“The Savior's statement in the Sermon on the Mount is good medicine for all of us: ‘Judge not, that ye be not judged.’ He further asks us: ‘And why beholdest thou the mote that is in thy brother's eye, but considerest not the beam that is in thine own eye?’ (Matt. 7:1, Matt. 7:3) In this same vein, the Apostle Paul wrote the Romans in unmistakable terms that ‘wherein thou judgest another, thou condemnest thyself; for thou that judgest doest the same things’ (Rom. 2:1). In short, our criticisms of others are generally a reflection of our own weaknesses with which we, ourselves, are currently struggling.” (In Perfect Balance [salt Lake City: Bookcraft, 1993], 217.)

Spencer W. Kimball

“Our vision is completely obscured when we have no mirror to hold up to our own faults and look only for the foibles of others. When we follow the instructions of the Lord, we are kept so busy perfecting ourselves that we come to realize that the faults of others are small in comparison. We should establish the delightful habit, then, of minimizing the weaknesses of others and thus increase our own virtues.

“He who will not forgive others breaks down the bridge over which he himself must travel.” (The Miracle of Forgiveness [salt Lake City: Bookcraft, 1969], 269)

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Romans 2:7 patient continuance in well doing

Angel Abrea

“Patience must be our constant companion during the journey which carries us toward that great goal, ‘Continue in patience until ye are perfected,’ the counsel the Lord gave to the elders of the Church. (D&C 67:13.)

“It should be made clear that we are not talking here about a passive patience which waits only for the passing of time to heal or resolve things which happen to us, but rather a patience that is active, which makes things happen. Such was the patience Paul described in his epistle to the Romans when he used the words ‘by patient continuance in well doing.’ (Rom. 2:7.)” (“Patience in Affliction,” Ensign, May 1992, 26)

Neal A. Maxwell

“Once we have become grounded, rooted, established, and settled, the concluding quality needed is to endure well to the end. Clearly this is much more than merely surviving over the months and the years of life: ‘And then, if thou endure it well, God shall exalt thee on high; thou shalt triumph over all thy foes.’ (D&C 121:8. Italics added.)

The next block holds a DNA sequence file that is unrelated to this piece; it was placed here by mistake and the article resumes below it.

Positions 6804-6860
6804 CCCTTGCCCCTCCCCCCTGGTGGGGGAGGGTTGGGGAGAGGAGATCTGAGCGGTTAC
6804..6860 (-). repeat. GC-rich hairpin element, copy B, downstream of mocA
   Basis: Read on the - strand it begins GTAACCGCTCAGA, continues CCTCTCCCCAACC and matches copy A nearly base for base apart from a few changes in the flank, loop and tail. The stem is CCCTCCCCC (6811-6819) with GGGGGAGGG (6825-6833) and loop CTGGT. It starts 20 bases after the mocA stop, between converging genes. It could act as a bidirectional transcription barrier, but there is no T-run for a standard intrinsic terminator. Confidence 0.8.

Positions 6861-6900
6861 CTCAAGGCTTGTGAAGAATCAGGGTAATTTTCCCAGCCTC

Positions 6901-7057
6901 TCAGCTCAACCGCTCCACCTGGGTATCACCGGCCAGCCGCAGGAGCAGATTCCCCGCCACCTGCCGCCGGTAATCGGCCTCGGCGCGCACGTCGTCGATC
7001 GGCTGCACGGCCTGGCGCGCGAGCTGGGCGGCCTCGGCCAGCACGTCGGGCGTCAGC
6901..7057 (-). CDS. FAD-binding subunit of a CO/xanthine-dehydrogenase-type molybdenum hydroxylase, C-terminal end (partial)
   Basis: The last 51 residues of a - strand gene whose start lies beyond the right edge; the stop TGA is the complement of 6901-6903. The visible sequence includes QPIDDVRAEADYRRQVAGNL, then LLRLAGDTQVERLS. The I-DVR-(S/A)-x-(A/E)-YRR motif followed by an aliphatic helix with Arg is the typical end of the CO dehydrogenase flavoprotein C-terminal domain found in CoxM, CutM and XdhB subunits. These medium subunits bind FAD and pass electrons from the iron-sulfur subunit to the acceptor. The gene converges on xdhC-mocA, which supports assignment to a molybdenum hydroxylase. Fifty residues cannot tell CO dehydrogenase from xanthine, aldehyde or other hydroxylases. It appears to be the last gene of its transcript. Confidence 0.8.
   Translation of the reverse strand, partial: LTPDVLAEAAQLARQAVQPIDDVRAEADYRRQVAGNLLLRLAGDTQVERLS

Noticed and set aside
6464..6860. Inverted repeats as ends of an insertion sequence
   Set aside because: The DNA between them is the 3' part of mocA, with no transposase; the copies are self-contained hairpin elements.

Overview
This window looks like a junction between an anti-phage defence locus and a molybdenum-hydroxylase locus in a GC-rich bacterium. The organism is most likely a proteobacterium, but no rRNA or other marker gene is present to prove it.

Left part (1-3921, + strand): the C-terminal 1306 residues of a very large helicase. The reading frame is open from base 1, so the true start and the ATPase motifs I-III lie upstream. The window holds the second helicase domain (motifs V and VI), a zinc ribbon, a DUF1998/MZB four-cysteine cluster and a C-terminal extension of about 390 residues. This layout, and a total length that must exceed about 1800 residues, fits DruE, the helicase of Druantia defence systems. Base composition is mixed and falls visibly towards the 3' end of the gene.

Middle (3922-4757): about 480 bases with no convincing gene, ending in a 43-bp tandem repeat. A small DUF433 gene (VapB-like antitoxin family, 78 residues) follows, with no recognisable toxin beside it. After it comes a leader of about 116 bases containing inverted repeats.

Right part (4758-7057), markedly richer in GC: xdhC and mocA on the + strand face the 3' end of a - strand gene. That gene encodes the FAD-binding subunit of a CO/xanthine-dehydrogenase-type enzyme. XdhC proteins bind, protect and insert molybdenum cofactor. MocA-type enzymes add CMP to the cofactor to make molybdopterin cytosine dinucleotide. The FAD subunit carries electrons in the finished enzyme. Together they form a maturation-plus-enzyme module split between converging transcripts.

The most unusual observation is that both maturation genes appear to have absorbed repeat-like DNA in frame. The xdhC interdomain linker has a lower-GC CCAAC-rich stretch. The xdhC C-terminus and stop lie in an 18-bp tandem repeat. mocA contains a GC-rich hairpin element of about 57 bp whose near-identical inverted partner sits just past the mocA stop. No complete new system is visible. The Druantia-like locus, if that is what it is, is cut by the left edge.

“Patient perseverance in Christian service is part of this final challenge: ‘To them who by patient continuance in well doing seek for glory and honour and immortality, eternal life.’ (Romans 2:7.) Commandment keeping, serving well, letting ‘all these things’ tutor us and give us that experience which is for our good—these are things that should continue to the end. We do not, therefore, merely go on living in the world—we overcome it: ‘He that is faithful and endureth shall overcome the world.’ (D&C 63:47.)” (We Will Prove Them Herewith [salt Lake City: Deseret Book Co., 1982], 114.)

Hugh B. Brown

“The gospel of Jesus Christ is not only a theory to be believed, a creed to be recited, or a set of rules of conduct to be adopted. It is a goal to be achieved by ‘patient continuance in well doing.’ (Rom. 2:7-8.) Christ is more than a theological dogma. He is a moral ideal. He was what he taught, and he asked that we show our love for him and our testimony of him by keeping his commandments. In other words, by being, not seeming.

“The very essence of Mormonism is practical and active morals. In our articles of faith we say, ‘We believe in being honest, true, chaste, benevolent, etc.’ Merely repeating the words or giving intellectual assent to the idea of honesty, virtue, etc., will never save a man.

“Bringing one's life into harmony with God's laws is prerequisite...” (Continuing the Quest [salt Lake City: Deseret Book Co., 1961], 277.)

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Romans 2:16 God shall judge the secrets of men

Dallin H. Oaks

“If we refrain from evil acts, we have clean hands. If we refrain from forbidden thoughts, we have pure hearts. Those who would ascend and stand in the ultimate holy place must have both.

“In the second chapter of Romans, the Apostle Paul teaches to the same effect. He explains that God will ‘judge the secrets of men’ (Rom. 2:16) ‘according to truth’ (Rom. 2:2). He contrasts the position of the Gentiles who do not have the Mosaic law but by their actions ‘shew the work of the law written in their hearts’ (Rom. 2:15) with those Jews who preach the law and then do not practice it. The Apostle Paul then concludes with these profound truths:

‘For he is not a Jew, which is one outwardly; neither is that circumcision, which is outward in the flesh:

But he is a Jew, which is one inwardly; and circumcision is that of the heart, in the spirit, and not in the letter; whose praise is not of men, but of God.’ (Rom. 2:28–29.)